Playing David to the Goliath of gay rights groupthink

We conclude this three-part interview with Dr Rosik’s thoughts on “ex-ex-gays”, obstacles to research, and how to continue working in a “banned” enterprise. He says: “There is a lot more to learn that might improve outcomes and further minimize harms with patients who seek change, but for now, the professional and political climate is making such research next to impossible.”

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Q. There have been some high-profile defections from the ranks of ex-gays, and the dramatic shut-down of Exodus International by its president, Alan Chambers, after he repudiated its mission, as The Atlantic noted back in April. He told the magazine:“99.9 percent of people I met through Exodus’ ministries had not experienced a change in orientation.” What’s the hard evidence of success for this kind of therapy?

A. As I noted previously, there is evidence to suggest that same-sex attractions and behaviors can change, and therapeutic work may facilitate these shifts (Karten &Wade, 2010; Phelan, Whitehead, & Sutton, 2009; Santero, Whitehead, & Ballesteros, 2015).This research is not above critique, of course, as is the case with all research, but critics of this literature seem to view the presence of any study limitations as justification for complete dismissal of the findings.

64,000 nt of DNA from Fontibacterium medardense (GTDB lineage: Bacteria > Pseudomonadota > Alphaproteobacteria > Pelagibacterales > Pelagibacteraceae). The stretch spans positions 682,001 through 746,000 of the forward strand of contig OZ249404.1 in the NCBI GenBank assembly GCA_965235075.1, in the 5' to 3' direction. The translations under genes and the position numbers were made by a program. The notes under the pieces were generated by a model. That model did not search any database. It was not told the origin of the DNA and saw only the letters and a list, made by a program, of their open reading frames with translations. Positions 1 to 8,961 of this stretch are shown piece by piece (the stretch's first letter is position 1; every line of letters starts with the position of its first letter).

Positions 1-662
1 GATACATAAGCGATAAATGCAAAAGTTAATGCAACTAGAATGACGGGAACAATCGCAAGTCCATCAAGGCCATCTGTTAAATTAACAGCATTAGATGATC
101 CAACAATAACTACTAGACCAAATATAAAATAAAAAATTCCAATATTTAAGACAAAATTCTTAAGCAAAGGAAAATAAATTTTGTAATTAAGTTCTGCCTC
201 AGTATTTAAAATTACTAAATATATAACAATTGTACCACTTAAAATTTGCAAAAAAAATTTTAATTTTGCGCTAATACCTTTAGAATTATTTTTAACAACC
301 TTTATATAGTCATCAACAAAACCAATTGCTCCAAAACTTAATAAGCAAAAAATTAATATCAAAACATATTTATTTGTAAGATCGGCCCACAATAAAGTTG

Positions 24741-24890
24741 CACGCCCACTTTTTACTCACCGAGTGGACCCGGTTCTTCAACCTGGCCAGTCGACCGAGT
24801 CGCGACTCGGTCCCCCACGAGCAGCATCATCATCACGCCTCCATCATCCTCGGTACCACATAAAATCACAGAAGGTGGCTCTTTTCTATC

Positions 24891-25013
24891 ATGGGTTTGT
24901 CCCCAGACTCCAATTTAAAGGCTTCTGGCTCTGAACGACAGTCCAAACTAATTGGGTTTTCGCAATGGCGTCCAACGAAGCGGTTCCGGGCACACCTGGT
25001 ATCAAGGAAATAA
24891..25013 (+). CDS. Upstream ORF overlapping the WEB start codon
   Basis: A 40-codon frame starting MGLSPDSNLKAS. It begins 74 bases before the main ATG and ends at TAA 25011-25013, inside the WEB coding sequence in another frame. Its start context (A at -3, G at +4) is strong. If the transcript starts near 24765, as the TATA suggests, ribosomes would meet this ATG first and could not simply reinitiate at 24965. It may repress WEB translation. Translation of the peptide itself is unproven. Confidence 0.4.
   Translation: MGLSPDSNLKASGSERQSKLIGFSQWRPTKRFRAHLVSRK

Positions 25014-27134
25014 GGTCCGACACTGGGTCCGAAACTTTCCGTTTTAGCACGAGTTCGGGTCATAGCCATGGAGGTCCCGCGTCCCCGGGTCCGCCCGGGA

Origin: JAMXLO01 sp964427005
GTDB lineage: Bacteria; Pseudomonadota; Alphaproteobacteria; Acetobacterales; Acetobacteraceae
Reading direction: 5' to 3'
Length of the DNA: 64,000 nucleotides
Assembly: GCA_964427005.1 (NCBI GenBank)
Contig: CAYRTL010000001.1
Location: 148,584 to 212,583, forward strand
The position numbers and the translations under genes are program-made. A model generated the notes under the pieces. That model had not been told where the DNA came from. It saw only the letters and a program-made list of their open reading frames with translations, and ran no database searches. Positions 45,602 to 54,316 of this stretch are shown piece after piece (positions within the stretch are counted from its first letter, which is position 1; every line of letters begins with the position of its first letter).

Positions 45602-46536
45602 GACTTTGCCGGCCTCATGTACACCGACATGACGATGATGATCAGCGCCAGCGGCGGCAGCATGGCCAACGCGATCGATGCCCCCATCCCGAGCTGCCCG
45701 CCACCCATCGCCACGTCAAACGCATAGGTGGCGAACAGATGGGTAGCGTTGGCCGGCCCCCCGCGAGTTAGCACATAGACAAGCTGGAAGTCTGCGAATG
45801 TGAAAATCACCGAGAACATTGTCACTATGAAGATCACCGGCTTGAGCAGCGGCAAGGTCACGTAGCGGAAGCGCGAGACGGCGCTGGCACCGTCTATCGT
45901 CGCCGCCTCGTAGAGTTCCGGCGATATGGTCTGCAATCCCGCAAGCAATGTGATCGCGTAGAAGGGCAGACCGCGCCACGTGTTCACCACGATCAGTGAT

You will notice that opponents have a much higher standard for methodological rigor when it comes to efficacy of change interventions than they do when addressing the potential for harm, as was the case with the APA (2009) Task Force Report (Jones, Rosik, Williams, & Byrd, 2010).They demand randomized, controlled research designs to prove efficacy and reject case studies of success, but are quick to tout anecdotal accounts of harm in the absence of any controlled, representative research showing harm. This is in spite of the APA’s (2009) conclusion that, “Recent SOCE (sexual orientation change efforts) research cannot provide conclusions regarding efficacy or safety” (p. 3).